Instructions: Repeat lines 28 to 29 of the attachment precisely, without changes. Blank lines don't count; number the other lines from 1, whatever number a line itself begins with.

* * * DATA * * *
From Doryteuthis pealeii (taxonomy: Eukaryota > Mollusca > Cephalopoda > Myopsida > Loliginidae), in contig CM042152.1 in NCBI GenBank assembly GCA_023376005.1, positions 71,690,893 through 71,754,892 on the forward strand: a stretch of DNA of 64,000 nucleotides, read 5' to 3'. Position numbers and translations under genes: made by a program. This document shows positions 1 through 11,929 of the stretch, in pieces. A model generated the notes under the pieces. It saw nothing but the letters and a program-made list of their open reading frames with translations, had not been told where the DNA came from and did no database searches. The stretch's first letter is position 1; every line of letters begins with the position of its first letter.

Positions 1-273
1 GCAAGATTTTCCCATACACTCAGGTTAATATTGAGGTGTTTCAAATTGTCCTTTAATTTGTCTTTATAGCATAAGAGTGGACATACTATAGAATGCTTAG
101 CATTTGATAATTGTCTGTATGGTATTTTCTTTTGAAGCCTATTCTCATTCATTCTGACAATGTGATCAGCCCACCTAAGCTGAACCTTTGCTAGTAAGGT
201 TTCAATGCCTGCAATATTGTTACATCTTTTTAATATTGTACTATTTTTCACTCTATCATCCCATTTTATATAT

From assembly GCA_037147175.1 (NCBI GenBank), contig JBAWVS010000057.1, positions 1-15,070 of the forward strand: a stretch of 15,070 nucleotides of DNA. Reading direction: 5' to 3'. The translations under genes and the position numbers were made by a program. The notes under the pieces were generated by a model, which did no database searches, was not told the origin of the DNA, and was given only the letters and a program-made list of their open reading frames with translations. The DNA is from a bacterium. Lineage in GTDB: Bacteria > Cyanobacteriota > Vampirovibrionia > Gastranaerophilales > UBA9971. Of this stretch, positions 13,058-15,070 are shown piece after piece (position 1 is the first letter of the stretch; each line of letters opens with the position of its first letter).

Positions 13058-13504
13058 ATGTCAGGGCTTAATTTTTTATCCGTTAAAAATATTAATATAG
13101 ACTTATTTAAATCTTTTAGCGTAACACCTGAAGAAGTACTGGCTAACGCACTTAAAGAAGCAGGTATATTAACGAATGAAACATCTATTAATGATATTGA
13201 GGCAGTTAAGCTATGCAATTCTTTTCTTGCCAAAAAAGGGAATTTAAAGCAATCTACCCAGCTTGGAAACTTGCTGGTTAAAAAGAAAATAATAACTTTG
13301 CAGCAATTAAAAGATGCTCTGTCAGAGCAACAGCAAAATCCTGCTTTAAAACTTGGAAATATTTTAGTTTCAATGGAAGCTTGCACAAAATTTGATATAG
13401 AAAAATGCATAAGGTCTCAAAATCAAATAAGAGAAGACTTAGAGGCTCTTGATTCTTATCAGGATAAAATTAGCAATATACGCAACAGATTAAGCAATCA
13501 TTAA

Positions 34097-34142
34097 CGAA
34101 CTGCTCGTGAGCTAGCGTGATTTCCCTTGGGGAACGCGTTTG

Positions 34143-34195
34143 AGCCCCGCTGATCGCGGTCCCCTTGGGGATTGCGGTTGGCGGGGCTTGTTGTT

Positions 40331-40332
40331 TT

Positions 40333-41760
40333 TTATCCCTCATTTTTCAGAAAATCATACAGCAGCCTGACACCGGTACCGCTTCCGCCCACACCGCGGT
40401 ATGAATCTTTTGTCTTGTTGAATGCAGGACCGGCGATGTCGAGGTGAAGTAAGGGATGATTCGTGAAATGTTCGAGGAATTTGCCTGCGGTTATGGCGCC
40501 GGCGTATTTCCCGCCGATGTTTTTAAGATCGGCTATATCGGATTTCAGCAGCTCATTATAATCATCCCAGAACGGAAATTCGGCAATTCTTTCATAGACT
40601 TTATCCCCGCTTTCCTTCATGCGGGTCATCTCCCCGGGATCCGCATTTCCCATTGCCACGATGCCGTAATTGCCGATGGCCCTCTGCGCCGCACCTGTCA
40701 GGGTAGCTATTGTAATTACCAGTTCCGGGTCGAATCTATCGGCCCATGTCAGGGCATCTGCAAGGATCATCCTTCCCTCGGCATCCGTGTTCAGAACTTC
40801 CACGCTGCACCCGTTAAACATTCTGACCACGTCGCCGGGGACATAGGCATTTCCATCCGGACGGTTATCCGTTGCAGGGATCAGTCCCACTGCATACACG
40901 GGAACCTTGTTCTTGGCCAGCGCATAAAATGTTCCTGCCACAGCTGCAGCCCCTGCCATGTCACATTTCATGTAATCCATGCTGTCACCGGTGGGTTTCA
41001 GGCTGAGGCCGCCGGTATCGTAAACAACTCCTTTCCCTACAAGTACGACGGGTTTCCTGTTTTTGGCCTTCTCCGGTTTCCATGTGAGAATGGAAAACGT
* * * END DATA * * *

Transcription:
40901 GGAACCTTGTTCTTGGCCAGCGCATAAAATGTTCCTGCCACAGCTGCAGCCCCTGCCATGTCACATTTCATGTAATCCATGCTGTCACCGGTGGGTTTCA
41001 GGCTGAGGCCGCCGGTATCGTAAACAACTCCTTTCCCTACAAGTACGACGGGTTTCCTGTTTTTGGCCTTCTCCGGTTTCCATGTGAGAATGGAAAACGT